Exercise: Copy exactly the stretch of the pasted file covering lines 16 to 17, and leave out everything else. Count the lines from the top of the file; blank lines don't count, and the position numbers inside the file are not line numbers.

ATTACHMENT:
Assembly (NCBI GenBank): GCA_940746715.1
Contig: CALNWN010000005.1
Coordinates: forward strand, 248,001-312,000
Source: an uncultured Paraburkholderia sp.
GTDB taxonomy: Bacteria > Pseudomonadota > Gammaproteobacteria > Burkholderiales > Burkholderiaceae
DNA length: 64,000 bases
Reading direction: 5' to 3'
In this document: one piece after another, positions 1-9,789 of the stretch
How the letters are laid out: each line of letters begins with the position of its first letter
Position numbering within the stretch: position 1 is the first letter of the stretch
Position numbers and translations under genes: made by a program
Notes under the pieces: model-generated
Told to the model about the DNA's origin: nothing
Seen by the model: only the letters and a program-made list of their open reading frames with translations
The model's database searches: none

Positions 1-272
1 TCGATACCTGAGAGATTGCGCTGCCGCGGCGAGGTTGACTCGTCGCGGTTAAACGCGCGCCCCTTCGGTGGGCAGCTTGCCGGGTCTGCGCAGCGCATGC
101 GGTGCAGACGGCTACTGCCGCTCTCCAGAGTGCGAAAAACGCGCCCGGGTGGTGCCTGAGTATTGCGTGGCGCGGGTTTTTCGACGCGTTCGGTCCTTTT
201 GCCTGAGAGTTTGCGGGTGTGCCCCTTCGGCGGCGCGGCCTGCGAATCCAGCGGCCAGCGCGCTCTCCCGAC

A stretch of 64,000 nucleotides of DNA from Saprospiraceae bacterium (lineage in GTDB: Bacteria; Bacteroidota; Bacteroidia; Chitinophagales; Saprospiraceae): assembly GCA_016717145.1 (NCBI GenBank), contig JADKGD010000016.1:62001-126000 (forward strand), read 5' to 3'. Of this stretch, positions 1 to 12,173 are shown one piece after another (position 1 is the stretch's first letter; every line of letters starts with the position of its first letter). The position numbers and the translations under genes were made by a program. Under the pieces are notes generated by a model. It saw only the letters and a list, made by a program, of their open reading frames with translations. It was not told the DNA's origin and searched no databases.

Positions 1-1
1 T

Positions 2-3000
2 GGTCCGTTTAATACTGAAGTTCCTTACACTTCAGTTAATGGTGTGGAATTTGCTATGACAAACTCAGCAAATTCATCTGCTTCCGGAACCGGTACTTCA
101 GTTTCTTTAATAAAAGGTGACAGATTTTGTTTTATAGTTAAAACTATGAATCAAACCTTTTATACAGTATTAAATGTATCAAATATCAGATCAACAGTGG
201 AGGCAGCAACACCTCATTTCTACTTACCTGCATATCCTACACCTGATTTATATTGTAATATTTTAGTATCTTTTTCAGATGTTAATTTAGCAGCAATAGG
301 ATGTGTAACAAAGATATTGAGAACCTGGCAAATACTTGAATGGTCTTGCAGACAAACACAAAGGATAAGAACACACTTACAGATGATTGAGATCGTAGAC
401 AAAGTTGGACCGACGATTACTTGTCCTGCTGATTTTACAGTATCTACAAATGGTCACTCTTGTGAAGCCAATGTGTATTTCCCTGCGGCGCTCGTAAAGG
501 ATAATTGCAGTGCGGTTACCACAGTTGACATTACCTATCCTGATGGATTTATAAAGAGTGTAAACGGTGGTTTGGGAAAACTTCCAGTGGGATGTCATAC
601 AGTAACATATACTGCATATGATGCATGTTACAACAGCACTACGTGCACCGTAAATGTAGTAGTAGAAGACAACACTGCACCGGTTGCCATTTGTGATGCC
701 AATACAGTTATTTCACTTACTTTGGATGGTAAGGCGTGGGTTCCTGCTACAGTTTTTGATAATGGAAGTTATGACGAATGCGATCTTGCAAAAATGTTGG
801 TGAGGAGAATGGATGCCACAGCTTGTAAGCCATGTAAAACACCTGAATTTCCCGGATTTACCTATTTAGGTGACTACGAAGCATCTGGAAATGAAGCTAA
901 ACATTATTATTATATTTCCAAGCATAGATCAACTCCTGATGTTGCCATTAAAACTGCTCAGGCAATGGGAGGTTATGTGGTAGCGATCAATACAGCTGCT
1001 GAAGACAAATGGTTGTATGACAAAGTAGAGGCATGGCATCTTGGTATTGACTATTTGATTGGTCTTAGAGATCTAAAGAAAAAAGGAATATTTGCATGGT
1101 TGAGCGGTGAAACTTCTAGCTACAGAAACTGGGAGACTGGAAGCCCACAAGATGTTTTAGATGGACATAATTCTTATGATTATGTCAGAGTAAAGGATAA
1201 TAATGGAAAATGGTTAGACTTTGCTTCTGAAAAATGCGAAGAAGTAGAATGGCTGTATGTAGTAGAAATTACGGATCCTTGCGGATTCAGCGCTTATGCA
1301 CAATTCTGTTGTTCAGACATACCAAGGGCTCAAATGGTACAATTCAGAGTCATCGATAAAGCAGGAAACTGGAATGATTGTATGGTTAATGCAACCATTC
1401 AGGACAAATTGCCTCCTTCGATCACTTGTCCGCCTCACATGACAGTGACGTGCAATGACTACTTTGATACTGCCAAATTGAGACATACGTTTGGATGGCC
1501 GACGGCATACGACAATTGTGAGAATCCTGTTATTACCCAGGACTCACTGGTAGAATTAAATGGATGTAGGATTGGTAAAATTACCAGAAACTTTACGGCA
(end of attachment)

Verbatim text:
Positions 1-272
1 TCGATACCTGAGAGATTGCGCTGCCGCGGCGAGGTTGACTCGTCGCGGTTAAACGCGCGCCCCTTCGGTGGGCAGCTTGCCGGGTCTGCGCAGCGCATGC